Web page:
Administrative Hearings & Mediation


In most matters involving a license denial or proposed disciplinary action by an agency, an appeal of the matter rests with State Office of Administrative Hearings (“SOAH”). The matter may be “litigated” with a formal discovery and hearing process (discussed below), however, many matters may resolve with mediation, which is usually conducted at SOAH.

There are two primary settings in the Firm’s practice which involve formal mediation which will be addressed here. Members of the Firm are actively involved in mediation activities on a regular basis. Mediation is an arena where the attorney’s reputation and credibility are absolutely critical. Education of the mediators as to the issues, as well as preparation of the Licensee for a face to face meeting are extremely important. An effective attorney must not only possess communication skills, but also experience, understanding, and creativity as to possible resolutions.

Mediation involving state licensing matters are held at SOAH. Once a licensing agency has provided an opportunity to a licensee to show compliance with the statute and rules of the agency, typically through an Informal Settlement Conference (ISC) or “show cause” proceeding, if a matter is not dismissed or resolved by agreement, the licensee has a right to a formal hearing (trial) with rules of evidence and procedure before an Administrative Law Judge (“ALJ”). This hearing is docketed and conducted as a trial by SOAH. As a part of the SOAH process, mediation is allowed by consent of the parties (the Agency and the Licensee). This mediation occurs before the hearing and may even occur prior to discovery. It is intended to save the parties time, money, and the uncertainty of a hearing’s outcome. Mediation is conducted in a traditional manner, with SOAH mediators who, though not assigned as hearing judges on the contested case at hand, have experience hearing cases as well. Representatives of the licensing agency, the licensee, and the attorneys for both parties meet together in a neutral setting to seek a resolution of the case. The proceedings are confidential and may not be used for any purpose if the case fails to settle and proceeds to hearing. Mediation is usually very successful in reaching resolution though less so in matters where there is stringent and wide disagreement as to the facts or legal interpretations on issues.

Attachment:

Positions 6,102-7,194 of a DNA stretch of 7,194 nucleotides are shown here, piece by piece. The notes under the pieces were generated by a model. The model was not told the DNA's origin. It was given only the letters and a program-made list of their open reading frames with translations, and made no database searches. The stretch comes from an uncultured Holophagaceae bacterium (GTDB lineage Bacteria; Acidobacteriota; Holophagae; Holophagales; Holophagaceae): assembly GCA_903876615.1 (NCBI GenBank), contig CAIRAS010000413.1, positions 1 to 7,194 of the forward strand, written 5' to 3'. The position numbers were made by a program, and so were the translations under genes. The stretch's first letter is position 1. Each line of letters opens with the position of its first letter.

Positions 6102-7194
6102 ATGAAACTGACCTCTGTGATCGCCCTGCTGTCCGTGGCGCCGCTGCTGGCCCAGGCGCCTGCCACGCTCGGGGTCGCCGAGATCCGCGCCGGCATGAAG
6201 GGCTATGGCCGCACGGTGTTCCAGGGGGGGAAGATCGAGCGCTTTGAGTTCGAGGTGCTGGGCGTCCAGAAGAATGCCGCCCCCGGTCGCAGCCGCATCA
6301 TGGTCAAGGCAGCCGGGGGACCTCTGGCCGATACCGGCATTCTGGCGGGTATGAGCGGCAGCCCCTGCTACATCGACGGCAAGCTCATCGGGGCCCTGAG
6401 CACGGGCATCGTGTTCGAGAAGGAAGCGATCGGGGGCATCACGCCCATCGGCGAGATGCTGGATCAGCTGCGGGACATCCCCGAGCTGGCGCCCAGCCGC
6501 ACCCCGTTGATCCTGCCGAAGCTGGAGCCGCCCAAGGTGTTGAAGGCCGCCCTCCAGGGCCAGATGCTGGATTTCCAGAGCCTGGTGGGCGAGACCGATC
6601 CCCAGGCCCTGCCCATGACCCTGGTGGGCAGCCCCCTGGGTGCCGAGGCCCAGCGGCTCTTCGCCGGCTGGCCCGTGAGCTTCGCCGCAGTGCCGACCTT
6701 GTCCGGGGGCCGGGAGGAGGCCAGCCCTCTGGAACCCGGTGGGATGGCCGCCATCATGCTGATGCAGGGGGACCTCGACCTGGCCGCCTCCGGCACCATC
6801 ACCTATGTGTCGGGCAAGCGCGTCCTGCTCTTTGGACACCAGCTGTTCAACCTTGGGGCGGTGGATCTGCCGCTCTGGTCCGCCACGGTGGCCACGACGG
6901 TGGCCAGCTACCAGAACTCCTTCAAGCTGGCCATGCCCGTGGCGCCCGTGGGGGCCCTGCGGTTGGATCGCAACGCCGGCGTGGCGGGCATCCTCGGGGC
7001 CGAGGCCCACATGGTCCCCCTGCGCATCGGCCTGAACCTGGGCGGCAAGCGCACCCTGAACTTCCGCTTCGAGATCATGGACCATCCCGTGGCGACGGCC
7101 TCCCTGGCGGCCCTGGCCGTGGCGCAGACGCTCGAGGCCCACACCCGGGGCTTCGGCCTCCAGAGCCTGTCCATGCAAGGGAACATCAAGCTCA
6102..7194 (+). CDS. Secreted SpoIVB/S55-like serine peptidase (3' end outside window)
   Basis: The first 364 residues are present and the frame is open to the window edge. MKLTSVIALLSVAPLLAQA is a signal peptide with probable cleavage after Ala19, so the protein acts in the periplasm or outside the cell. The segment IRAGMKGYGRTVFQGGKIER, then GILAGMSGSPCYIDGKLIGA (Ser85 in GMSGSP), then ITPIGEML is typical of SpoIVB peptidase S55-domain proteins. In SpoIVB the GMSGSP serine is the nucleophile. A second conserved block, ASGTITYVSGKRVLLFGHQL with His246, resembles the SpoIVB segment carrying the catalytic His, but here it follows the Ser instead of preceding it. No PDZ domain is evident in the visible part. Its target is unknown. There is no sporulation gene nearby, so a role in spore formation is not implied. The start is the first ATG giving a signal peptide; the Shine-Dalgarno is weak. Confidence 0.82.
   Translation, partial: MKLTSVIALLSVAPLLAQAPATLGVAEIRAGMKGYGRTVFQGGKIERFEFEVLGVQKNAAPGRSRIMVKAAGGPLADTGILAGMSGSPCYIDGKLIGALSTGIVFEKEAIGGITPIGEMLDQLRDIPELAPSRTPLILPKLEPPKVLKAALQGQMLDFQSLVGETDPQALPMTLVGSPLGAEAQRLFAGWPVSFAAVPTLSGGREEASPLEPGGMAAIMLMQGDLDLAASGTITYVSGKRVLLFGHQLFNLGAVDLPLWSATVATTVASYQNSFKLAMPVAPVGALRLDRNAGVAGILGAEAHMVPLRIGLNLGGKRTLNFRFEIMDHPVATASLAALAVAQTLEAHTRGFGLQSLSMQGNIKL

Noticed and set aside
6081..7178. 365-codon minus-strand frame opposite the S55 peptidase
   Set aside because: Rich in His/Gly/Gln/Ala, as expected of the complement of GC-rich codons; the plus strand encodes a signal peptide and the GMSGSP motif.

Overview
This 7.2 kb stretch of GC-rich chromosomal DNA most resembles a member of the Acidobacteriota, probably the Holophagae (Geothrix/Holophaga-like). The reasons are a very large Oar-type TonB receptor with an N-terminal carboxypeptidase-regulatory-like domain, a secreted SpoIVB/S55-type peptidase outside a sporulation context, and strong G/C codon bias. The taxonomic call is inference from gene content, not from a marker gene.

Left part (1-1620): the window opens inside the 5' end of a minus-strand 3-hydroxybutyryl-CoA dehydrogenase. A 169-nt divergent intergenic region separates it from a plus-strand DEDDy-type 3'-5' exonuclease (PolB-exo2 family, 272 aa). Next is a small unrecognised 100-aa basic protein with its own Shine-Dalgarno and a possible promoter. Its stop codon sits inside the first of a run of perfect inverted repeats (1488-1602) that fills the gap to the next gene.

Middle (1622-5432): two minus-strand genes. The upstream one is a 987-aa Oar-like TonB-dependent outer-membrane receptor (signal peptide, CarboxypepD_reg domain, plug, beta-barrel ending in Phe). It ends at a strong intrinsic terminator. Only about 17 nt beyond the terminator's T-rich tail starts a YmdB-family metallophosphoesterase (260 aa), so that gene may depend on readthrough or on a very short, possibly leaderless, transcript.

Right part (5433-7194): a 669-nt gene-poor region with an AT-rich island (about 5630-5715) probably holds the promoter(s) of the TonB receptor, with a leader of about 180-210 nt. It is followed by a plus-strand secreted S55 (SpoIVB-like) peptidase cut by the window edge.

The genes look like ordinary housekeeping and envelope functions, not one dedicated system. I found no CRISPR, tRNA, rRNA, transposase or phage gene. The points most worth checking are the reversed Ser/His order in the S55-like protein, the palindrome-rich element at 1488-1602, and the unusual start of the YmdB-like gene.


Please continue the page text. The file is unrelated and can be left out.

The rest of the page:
Mediation is not subject to any rules of evidence or procedure, and in fact much of the success of the mediation depends on the parties’ preparation and the ability to communicate and persuade the opponents regarding the particular strengths and weaknesses of a specific case. Strategically, the practitioner’s legal counsel and the practitioner must be prepared to adjust to different viewpoints or settlement offers (and to foresee the effects of any settlement) made throughout the mediation process. Mediators may help move the parties to an agreeable resolution but cannot force the parties to agreement. Lack of resolution puts the parties back into the formal hearing process before an ALJ who will hear evidence and ultimately render a recommendation to the licensing board, referred to as Proposal for Decision (“PFD”).

Texas law also provides a right to physicians to demand mediation in a medical staff peer review proceeding, which is an internal process to a hospital (see http://sharpcobos.com/expertise/peer-review/). As Texas law does not specify at which stage of the process it may be conducted, hospital medical staff bylaws will usually specify the procedural stage for mediation. Sometimes the mediation is afforded prior to the peer review fair hearing, sometimes afterwards. There are benefits and risks to both procedural alternatives. The hospital or entity is required by law to mediate if requested by the provider, but it is not required to reach agreement. Depending upon the reasonableness of the parties and the dynamics of internal medical politics, mediation in the medical staff peer review process either can be extremely successful or disappointing. Generally, each side pays for part of the mediation costs. If not resolved at mediation, then the physician usually still has the right to proceed to a hearing process within the hospital system and under its Bylaws. It is important to note that an internal hospital peer review proceeding lacks many of the procedural, discovery, and evidentiary standards that apply at SOAH.

If a disciplinary or licensing matter is not resolved with the agency, a formal Complaint or Petition is filed at SOAH, where it is assigned to an Administrative Law Judge (“ALJ”). The ALJ then asks the parties to submit proposed dates for hearing (trial) along with an agreed scheduling order as to deadlines for “discovery”, motions/responses, and other pre-trial matters.